Redditors also noted that Hall said the phrase “don’t be too hard on me” to Moakler as she was leaving the house, which was shown on the February 14 episode when Moakler was evicted. In an earlier moment captured on the show’s live feeds but not aired on any broadcast episode, Moakler had previously told houseguests, including Hall, that “don’t be too hard on me” was what a home intruder said to her during an event” she described as the most traumatic moment of her life,” the Reddit user wrote.
Moakler hasn’t directly commented on these allegations, but told TooFab in an interview published February 16 following her eviction that she felt Hall “clapping and cheering” on her way out the door “was in poor taste” and agreed with fellow houseguest Chris Kirkpatrick’s earlier comments to TooFab that Hall sometimes made things “too personal” in the game.
“I didn’t really respect the gameplay or the style or making things personal,” Moakler told TooFab in February. “I wanted to keep it about ‘Big Brother,’ I wanted to keep it about what we were doing.”
According to fan-captured footage from the live feeds, Hall was also seen accusing fellow houseguests of saying homophobic words that many live-feed watchers never heard them say.
“I think Todrick is going through a process of growing up and what happens is that he’s growing up in front of the world,” said Odom of Hall’s behavior in the house. “So everyone’s going to see his mistakes or downfalls.”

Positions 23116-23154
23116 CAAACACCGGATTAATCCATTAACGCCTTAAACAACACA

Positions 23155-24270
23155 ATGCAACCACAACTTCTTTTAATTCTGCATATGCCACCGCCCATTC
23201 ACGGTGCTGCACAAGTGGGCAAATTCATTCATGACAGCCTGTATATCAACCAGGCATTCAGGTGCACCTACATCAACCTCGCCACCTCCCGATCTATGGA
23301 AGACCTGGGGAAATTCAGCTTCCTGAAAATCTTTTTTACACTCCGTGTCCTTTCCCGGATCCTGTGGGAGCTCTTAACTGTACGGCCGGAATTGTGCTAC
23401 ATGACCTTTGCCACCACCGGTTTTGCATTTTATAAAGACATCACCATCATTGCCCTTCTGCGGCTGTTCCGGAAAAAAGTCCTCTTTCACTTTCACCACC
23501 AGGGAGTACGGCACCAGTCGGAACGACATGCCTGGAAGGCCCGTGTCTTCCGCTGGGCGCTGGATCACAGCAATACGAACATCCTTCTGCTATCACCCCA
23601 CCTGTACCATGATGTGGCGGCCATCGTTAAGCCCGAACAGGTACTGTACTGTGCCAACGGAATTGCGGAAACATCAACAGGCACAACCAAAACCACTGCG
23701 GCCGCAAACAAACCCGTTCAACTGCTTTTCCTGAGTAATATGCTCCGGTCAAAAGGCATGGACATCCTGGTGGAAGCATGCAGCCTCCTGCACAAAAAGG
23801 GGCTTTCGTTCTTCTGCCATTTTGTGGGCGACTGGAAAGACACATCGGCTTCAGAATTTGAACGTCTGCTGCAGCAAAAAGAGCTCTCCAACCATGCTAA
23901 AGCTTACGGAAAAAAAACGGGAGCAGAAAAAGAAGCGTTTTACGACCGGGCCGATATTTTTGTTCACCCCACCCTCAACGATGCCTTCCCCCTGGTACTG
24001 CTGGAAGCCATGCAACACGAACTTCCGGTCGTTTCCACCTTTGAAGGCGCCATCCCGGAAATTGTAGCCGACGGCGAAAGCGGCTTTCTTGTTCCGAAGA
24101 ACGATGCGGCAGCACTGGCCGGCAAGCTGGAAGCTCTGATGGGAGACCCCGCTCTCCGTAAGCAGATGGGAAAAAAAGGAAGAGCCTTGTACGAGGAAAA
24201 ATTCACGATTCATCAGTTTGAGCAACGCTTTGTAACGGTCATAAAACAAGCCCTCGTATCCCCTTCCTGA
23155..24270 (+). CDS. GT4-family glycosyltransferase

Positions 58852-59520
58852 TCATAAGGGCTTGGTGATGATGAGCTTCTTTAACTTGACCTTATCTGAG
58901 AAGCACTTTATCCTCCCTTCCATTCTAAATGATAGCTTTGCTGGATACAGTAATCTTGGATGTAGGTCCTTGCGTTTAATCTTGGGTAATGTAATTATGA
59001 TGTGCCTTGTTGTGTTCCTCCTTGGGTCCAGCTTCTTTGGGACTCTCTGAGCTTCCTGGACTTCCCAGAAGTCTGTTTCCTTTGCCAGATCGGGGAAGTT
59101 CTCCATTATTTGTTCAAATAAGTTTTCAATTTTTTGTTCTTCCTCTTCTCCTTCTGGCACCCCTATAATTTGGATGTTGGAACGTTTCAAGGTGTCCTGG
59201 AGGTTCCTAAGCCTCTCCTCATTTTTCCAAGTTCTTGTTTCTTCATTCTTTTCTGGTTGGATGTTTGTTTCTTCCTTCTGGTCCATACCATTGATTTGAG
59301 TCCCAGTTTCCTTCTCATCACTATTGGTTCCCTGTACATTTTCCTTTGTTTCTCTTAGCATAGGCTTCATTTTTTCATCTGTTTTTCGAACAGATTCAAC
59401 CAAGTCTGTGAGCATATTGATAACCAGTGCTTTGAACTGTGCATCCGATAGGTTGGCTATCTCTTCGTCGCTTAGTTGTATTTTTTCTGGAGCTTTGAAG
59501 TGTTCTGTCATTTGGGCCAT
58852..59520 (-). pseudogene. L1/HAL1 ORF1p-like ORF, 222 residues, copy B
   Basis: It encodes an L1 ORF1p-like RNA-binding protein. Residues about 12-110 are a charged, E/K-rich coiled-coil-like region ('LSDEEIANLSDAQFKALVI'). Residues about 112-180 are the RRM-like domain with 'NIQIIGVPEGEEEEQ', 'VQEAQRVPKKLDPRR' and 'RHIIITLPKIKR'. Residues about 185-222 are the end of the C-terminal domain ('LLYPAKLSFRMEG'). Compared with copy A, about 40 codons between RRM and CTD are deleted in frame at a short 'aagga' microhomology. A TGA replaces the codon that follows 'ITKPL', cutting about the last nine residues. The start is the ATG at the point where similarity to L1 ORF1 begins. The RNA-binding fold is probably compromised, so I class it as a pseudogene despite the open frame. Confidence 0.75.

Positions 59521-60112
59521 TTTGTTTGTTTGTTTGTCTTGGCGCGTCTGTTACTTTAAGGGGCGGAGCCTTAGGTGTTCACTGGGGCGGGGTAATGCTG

Bridges said he didn’t think Hall’s self-confidence was as strong as he portrayed it to be. “The stuff he said was just unnecessary, but I take that away from him maybe being insecure.”
Not all of Hall’s former castmates feel as negatively about their experiences with Hall, and several told Insider they wish him well.
After “Real Housewives” star Cynthia Bailey’s closest ally, Carson Kressley, was voted out of the “Celebrity Big Brother” house, Hall protected her, resulting in Bailey making it to the final three.
During her finale night interview with Insider on Wednesday, Bailey said she was “grateful” that Hall took her “under his wing” at the time.
When asked about Bridges and Odom’s earlier comments to Insider about Hall and his gameplay, Bailey said that she can “understand” why Bridges and Odom think Hall talked about race with them too much, but added that her “experience with him in the house was good.”
Kressley, who won the fan-voted America’s Favorite Player award on finale night, told Insider on Wednesday that Hall played the game “recklessly,” but he hopes his friend learns from it. He said he had conversations with Hall in the house explaining that “this game only lasts on TV for three weeks, but you need to protect your brand and your career for the long term.”
“I don’t want anyone to be hurt because of a game,” the former “Queer Eye” star said, adding that he thinks Hall “will move on” from this.
And Tate, the season’s winner and Hall’s closest ally throughout the game, told Insider on Wednesday’s finale night that she just hopes people judge Hall “for his heart and not his mind.”
“People do make mistakes; we all make mistakes,” she added.